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Colleges are always on the lookout for new pedagogical approaches and technology tools that can help their students learn better.

Each issue of “Inside Digital Learning” is filled with such experiments, including expanding the use of analytical tools and the use of virtual reality.

But why make students do that kind of work when you can help them do the educational equivalent of cleaning the oven while they sleep?

Chegg, a technology platform that provides a range of educational services to students, late last week introduced its newest product: an "osmosis pillow" that transfers knowledge into students' heads while they sleep. Perfect, the company says, for "students who want to learn an entire semester's worth of physics in one night, or students looking for a quick study session and power nap before the exam."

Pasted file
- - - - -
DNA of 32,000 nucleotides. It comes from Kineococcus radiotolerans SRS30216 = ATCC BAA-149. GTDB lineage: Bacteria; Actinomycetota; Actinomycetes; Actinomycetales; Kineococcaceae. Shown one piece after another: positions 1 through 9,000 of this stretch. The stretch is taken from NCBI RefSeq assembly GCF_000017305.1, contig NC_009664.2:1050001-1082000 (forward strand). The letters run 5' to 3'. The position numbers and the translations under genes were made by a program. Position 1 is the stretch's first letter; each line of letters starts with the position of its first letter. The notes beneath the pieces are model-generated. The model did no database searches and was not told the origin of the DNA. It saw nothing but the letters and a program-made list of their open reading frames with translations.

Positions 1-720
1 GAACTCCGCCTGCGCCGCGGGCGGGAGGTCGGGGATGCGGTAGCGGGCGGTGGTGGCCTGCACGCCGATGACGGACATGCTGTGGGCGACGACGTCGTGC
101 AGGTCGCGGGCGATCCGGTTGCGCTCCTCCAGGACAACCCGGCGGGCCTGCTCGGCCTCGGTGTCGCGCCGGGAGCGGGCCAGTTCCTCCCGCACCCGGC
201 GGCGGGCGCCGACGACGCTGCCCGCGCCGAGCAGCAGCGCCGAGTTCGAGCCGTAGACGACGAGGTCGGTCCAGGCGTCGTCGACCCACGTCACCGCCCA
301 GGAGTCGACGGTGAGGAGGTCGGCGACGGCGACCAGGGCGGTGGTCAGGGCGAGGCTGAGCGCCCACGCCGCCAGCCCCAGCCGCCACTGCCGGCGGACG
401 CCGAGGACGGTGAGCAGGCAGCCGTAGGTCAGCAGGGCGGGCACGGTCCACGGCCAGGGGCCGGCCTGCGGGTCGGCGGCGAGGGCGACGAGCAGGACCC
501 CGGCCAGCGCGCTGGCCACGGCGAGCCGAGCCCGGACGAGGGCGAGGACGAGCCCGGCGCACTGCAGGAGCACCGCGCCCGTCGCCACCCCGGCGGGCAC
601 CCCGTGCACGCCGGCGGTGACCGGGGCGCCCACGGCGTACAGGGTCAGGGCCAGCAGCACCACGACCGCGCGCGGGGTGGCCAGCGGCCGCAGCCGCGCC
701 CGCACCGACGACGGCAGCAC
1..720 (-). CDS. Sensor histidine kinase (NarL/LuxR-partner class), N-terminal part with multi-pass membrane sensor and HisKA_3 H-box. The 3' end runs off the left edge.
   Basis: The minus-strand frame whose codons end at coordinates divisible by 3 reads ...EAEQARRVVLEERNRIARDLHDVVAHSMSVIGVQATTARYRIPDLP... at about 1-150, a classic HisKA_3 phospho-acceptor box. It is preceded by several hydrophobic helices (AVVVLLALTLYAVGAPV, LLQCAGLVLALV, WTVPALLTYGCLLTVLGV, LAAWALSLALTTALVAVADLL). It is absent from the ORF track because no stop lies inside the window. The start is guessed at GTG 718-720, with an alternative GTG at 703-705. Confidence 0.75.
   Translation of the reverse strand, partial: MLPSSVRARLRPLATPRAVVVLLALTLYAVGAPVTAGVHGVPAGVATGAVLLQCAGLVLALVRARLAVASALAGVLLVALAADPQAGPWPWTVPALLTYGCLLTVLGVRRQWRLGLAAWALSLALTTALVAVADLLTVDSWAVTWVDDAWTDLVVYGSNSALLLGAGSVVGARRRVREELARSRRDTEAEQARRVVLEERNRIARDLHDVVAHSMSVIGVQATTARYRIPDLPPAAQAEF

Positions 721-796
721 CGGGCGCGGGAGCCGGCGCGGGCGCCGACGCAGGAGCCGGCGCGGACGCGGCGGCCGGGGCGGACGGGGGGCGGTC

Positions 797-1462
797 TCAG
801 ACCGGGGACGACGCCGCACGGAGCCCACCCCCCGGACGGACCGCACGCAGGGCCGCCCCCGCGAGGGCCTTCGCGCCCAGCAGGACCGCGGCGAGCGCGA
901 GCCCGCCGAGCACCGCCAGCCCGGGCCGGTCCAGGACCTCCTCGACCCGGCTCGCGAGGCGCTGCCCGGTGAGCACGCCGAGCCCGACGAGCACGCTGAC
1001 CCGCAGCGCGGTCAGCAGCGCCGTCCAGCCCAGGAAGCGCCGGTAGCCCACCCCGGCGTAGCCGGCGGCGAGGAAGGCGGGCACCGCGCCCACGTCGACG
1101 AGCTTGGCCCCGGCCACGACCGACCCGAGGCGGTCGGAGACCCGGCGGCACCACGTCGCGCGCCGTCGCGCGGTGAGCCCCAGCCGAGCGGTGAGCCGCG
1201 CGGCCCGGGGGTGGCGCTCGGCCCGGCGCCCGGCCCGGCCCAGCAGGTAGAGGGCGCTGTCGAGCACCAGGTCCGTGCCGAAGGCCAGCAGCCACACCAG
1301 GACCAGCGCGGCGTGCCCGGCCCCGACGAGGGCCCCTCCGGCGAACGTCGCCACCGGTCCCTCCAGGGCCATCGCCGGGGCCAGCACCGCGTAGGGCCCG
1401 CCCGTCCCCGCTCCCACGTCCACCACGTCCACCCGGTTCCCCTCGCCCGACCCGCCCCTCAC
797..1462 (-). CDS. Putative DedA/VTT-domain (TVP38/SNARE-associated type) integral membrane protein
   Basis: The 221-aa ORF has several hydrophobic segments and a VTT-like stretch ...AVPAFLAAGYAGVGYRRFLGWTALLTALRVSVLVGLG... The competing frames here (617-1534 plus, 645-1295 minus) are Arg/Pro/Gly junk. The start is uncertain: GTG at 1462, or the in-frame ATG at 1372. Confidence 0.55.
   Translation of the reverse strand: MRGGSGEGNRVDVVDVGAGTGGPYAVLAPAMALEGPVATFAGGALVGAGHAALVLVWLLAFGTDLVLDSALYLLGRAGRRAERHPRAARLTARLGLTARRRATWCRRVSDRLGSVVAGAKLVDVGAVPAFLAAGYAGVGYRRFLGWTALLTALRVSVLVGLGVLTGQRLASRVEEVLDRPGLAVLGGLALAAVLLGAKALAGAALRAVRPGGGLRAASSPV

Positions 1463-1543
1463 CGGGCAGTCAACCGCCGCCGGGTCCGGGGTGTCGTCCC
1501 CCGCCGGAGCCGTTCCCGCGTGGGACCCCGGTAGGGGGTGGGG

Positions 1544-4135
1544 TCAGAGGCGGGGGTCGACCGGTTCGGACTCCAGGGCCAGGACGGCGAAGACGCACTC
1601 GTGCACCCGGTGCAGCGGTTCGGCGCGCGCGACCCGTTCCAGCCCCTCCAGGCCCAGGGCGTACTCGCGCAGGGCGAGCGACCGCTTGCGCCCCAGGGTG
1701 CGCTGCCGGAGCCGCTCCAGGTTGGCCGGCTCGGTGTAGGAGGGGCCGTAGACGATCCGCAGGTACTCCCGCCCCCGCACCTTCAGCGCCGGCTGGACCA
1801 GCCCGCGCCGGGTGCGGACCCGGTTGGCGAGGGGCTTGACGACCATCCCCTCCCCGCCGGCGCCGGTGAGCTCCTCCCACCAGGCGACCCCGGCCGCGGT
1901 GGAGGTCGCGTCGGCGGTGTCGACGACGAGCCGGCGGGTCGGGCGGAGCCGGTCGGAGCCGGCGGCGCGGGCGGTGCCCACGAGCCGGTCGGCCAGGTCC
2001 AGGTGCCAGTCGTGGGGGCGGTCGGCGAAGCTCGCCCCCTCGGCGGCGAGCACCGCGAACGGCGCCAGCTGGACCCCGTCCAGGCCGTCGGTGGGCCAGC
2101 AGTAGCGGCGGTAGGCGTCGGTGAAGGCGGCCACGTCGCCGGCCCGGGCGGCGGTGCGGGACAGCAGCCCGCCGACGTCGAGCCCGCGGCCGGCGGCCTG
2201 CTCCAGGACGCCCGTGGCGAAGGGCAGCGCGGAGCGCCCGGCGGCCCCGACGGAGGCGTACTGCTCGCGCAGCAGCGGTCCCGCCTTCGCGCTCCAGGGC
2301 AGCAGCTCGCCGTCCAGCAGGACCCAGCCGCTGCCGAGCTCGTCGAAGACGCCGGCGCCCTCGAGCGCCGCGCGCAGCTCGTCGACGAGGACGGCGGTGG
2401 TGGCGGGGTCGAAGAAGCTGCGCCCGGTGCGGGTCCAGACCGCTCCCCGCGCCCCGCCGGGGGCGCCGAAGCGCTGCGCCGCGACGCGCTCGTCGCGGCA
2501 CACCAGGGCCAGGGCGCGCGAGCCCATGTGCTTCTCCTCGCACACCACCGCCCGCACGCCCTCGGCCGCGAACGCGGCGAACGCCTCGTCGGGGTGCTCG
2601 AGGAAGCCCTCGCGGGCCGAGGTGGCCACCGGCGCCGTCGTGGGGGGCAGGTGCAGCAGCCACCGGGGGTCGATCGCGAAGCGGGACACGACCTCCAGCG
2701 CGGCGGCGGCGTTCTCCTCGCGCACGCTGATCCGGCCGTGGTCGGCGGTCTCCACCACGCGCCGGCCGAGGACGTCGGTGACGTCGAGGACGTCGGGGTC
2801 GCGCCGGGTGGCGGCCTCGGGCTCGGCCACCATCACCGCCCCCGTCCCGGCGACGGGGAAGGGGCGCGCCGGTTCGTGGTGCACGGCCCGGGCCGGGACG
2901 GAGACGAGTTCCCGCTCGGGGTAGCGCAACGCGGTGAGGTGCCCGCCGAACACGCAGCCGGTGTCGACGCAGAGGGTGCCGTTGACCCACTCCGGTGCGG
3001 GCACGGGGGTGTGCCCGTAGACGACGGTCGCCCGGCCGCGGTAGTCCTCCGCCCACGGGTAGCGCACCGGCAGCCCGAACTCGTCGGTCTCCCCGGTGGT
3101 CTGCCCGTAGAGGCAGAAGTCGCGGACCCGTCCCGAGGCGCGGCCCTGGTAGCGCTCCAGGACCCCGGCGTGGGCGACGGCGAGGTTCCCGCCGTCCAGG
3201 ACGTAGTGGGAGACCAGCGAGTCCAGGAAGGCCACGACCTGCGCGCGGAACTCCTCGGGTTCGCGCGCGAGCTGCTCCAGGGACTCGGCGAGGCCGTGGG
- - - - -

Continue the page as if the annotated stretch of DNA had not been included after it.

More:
"Humans only sleep seven to eight hours per night, and for students that is probably closer to three. With this pillow students can end all-nighters, actually get some sleep and improve their grades," said Dmitry Panov, the company's chief sleep scientist. "This memory foam was developed by a top-secret team of engineers in Zurich using special blends of matcha and lavender and was tested all summer long on our interns. The Chegg osmosis pillow is really the stuff dreams are made of."

Any educators inclined to balk at what they see as the continuing coddling of today's students might want to take a glance at the calendar.

Since "Inside Digital Learning" last came to you, the calendar turned to a new month, and we celebrated the holiday known as April Fools’ Day.

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